Heterologous expression of silent gene clusters in fungi
Secondary metabolites (or natural products) are compounds with important biological and pharmacological activities, and are produced by a range of organisms. Their biosynthesis is encoded in genes which are usually clustered in the genome of the respective organism. Filamentous fungi have a tremendous capacity to synthesise natural products. The human pathogenic fungus A. fumigatus is no different, having more than 30 predicted biosynthetic gene clusters, of which many have already been linked to compound(s). However, in some instances, the genes involved are either silent or cryptic, and their products cannot be identified. Activation strategies which have been employed in the past include overexpressing associated transcription factors, altering culture conditions, manipulating global regulators and artificially remodelling the chromatin landscape. However, in cases which don’t lend themselves to external manipulation, a more suitable approach to identify the new metabolite(s) is to isolate the respective gene cluster from its native organism and express it in a heterologous host. With the use of a novel methodology we developed, I am working on a cryptic gene cluster originating from A.fumigatus and studying it in the recipient strain A.nidulans.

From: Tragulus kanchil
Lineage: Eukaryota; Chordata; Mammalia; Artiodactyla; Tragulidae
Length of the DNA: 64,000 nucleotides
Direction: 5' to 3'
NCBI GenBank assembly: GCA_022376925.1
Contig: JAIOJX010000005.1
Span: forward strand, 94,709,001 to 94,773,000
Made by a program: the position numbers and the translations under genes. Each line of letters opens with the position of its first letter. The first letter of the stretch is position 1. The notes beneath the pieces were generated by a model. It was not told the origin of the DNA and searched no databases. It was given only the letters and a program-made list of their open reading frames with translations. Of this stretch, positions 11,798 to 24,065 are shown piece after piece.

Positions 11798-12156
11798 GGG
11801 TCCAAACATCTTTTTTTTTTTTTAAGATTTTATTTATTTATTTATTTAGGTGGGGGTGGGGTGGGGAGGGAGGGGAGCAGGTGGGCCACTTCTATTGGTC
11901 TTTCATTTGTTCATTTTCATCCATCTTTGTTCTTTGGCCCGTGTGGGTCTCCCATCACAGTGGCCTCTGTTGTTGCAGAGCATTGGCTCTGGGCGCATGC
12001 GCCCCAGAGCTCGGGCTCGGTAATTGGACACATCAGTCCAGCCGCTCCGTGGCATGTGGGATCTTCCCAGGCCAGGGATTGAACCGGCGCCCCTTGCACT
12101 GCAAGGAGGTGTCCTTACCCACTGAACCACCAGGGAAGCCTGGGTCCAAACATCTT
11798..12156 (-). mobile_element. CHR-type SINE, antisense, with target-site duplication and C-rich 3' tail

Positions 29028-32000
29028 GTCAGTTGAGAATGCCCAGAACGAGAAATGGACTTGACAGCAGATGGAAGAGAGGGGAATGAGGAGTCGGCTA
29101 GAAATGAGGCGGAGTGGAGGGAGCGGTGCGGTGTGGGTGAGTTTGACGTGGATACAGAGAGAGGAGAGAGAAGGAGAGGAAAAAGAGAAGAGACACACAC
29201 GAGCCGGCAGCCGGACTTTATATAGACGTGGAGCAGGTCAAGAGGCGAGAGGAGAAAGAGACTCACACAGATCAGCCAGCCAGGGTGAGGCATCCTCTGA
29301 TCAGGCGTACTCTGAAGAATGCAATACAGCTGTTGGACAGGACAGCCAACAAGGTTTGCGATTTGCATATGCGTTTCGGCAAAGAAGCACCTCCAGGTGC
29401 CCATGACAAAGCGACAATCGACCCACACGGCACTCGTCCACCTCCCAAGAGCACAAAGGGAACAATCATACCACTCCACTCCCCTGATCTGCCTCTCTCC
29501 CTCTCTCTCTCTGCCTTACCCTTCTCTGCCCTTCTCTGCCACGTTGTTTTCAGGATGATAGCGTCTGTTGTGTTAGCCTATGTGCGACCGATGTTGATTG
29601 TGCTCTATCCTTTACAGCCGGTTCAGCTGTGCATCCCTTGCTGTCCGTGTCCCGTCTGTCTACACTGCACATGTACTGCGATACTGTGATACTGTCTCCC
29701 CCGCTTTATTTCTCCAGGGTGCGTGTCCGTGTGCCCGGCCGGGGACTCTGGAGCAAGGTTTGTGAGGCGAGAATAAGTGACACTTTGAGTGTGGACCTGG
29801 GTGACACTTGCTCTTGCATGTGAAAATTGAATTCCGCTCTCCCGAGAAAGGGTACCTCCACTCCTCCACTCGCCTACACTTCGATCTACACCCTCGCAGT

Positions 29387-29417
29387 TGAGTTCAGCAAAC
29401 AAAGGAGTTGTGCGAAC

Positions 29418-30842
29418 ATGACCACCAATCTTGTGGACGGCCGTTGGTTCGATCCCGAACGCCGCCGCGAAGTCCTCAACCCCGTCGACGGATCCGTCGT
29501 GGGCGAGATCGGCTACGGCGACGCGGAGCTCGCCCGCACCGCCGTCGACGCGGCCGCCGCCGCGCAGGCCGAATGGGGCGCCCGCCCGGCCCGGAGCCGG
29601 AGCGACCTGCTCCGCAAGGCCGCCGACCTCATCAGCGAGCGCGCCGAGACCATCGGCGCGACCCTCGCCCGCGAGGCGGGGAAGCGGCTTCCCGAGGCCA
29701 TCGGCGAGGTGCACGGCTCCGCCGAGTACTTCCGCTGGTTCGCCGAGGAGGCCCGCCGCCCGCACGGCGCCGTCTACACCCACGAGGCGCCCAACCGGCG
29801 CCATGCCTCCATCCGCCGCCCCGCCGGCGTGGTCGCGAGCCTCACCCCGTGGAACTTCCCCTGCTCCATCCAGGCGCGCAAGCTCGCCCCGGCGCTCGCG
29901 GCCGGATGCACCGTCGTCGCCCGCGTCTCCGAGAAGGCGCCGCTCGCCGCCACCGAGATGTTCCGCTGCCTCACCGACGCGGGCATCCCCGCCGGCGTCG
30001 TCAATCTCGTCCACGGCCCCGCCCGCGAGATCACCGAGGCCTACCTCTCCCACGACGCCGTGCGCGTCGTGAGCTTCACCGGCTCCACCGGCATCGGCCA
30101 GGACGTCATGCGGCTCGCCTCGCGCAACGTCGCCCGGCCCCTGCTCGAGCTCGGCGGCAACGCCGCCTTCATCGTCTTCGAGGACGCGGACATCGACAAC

(2020) Targeted induction of a silent fungal gene cluster encoding the bacteria-specific germination inhibitor fumigermin. Elife 9,
(2018) Aspf2 From Aspergillus fumigatus Recruits Human Immune Regulators for Immune Evasion and Cell Damage. Front Immunol 9, 1635.
(2018) Chromatin mapping identifies BasR, a key regulator of bacteria-triggered production of fungal secondary metabolites. Elife 7,
(2018) Microbial interactions trigger the production of antibiotics. Curr Opin Microbiol 45, 117-123.
Start of PhD
November 6, 2014
October 30, 2019